Finland’s TWLIGHTNING are quite the odd band indeed. The group’s debut, “Delirium Veil”, consisted of straight-up Power Metal, whereas their sophomore effort, “Plague-House Puppet Show”, was a tad darker, with a grittier album cover, title, and overall sound. With TWILIGHTNING’s third release, “Swinelords”, the Power Metal sound has been completely thrown out the window; as a result, the album gathers most of its influences from plain ol’ Rock. Sure, there are still Metal elements scattered throughout “Swinelords”, but singer Heikki Pöyhiä and crew make it abundantly clear that this is a Rock record first and a Metal record second.
It’s difficult to nail down all the different influences on “Swinelords”. The band sure borrow their fair share from ‘80s Hard Rock, but TWILIGHTNING have more in common with the raw energy and gritty lyrics of GUNS N’ ROSES than with the slick production and wild debauchery of POISON. Just listen to the sleazy guitarwork of axemen Tommy Sartanen and Ville Wallenius on tracks like “Consume Gap” and “Pimps, Witches, Thieves & Bitches”; the guitar duo even add in a few brief smatterings of AOR on album highlight “The Gun”.
Surprisingly, for the first half of the record, “Swinelords” appears to be influenced by modern Alternative/Emo music as much as the typical ‘80s stuff. Many of the vocal melodies are distinctly 21st century, especially on the album opener, “Isolation Shell”, as well as the aforementioned “Pimps…”. This is mainly due to frontman Pöyhiä’s excellent range, as his vocals are all over the map; he’s singing in an extremely deep voice one second, then wailing like DREAM THEATER’s James LaBrie the next. Pöyhiä’s creative vocal melodies help to separate TWILIGHTNING from the pack of modern Rock bands that seem to flow freely from the Land Of A Thousand Lakes (granted, most of those Rock bands are of the Gothic variant).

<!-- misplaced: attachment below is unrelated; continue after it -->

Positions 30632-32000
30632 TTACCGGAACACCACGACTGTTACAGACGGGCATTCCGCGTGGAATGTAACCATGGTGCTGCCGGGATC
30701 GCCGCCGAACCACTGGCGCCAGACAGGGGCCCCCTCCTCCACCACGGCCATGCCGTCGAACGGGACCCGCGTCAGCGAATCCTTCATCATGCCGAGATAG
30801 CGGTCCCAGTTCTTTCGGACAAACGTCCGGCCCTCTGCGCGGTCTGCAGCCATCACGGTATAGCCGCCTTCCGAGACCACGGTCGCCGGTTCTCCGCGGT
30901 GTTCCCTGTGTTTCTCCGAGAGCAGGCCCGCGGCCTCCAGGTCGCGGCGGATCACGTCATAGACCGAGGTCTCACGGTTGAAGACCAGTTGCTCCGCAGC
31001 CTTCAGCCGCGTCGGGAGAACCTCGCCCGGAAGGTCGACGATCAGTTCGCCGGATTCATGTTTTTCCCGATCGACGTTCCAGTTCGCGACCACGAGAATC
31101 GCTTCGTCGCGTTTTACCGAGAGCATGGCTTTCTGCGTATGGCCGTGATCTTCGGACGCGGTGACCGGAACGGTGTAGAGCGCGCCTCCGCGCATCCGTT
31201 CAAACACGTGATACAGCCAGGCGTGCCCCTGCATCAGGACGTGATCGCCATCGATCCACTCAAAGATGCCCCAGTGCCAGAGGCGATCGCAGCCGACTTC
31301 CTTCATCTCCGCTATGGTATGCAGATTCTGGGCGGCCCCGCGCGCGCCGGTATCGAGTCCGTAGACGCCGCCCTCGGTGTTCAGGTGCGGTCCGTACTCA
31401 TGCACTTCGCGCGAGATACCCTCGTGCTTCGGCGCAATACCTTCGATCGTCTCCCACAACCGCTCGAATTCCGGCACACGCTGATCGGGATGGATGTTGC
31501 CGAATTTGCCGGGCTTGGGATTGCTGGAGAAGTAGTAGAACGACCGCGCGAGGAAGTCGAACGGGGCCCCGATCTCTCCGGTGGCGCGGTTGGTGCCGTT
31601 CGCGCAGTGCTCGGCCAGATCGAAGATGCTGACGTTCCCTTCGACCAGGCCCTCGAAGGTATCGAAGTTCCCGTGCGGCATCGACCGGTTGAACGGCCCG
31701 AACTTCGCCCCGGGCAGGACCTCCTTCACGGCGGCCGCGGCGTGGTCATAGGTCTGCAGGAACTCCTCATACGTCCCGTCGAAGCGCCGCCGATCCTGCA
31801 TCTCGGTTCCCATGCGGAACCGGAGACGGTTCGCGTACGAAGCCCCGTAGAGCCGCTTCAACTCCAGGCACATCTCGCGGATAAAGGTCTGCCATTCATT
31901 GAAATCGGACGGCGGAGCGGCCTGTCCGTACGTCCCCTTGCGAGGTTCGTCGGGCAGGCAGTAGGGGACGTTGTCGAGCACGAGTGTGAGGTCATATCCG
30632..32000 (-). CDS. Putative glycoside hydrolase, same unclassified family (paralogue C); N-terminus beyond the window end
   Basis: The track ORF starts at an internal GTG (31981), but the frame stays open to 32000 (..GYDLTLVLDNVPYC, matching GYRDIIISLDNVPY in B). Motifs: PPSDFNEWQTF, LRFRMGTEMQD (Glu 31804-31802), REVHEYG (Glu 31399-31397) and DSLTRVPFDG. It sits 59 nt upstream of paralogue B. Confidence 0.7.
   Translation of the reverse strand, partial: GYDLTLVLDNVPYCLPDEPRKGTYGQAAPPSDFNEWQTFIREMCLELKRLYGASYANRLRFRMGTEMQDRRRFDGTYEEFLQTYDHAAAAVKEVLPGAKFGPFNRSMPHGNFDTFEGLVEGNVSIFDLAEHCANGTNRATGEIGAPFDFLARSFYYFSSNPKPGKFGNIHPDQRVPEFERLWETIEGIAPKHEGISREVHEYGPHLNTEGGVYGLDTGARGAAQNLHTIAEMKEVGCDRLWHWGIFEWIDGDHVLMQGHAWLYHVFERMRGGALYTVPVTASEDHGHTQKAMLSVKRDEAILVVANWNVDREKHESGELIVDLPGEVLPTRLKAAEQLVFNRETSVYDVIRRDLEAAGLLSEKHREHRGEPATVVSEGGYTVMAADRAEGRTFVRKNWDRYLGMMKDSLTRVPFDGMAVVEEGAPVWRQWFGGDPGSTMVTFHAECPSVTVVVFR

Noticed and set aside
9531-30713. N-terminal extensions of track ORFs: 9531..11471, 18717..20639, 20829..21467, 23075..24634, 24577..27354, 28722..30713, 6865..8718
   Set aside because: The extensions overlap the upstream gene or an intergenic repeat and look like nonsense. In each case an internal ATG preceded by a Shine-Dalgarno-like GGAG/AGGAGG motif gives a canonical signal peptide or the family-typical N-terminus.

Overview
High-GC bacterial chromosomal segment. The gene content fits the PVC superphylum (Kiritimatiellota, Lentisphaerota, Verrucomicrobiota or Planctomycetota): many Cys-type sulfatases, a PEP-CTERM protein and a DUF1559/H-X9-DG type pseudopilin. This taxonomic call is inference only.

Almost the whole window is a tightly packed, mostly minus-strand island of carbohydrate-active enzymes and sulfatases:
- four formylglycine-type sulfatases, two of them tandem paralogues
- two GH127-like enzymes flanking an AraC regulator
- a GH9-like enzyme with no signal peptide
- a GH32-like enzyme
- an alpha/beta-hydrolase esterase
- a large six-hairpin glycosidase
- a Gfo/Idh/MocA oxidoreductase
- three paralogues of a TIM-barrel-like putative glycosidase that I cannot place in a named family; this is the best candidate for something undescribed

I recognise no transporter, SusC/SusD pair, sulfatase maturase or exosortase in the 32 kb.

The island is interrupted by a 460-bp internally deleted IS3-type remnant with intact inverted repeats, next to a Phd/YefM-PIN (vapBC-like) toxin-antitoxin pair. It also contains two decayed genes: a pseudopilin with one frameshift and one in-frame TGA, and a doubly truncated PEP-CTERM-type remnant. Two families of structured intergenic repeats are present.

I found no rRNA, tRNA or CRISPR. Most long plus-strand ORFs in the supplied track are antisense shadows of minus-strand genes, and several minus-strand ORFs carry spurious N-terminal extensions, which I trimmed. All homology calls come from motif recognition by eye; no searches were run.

Sadly, while this is all very original, it doesn’t always translate to an enjoyable song. Some songs on “Swinelords”, like “Reflection Of The Cuckoo” or “Vice Jesus”, are downright yawn-worthy. After a few songs, the low-range background vocals lose much of their novelty and begin to feel stale. Also, the album closer, “Wounded & Withdrawn”, is a weak way to finish off the record. Aside from “The Gun”, there are no real standout tracks on the album; there are just decent original tunes and not-so-decent ones.
“Swinelords”, while fresh and original in the face of Finland’s musty Rock scene, doesn’t back up its creative songwriting with any must-have hooks. This TWILIGHTNING album smacks of missed potential; you can kind of sense where the band is going with these songs, but they never seem to get there. Hopefully the fourth album will show an improved, streamlined TWILIGHTNING that can take full advantage of the creative songwriting abilities that they clearly have; let’s see what happens. As it stands, “Swinelords” is a decent mix of old and new Rock, but it’s certainly not a must-buy at any standard.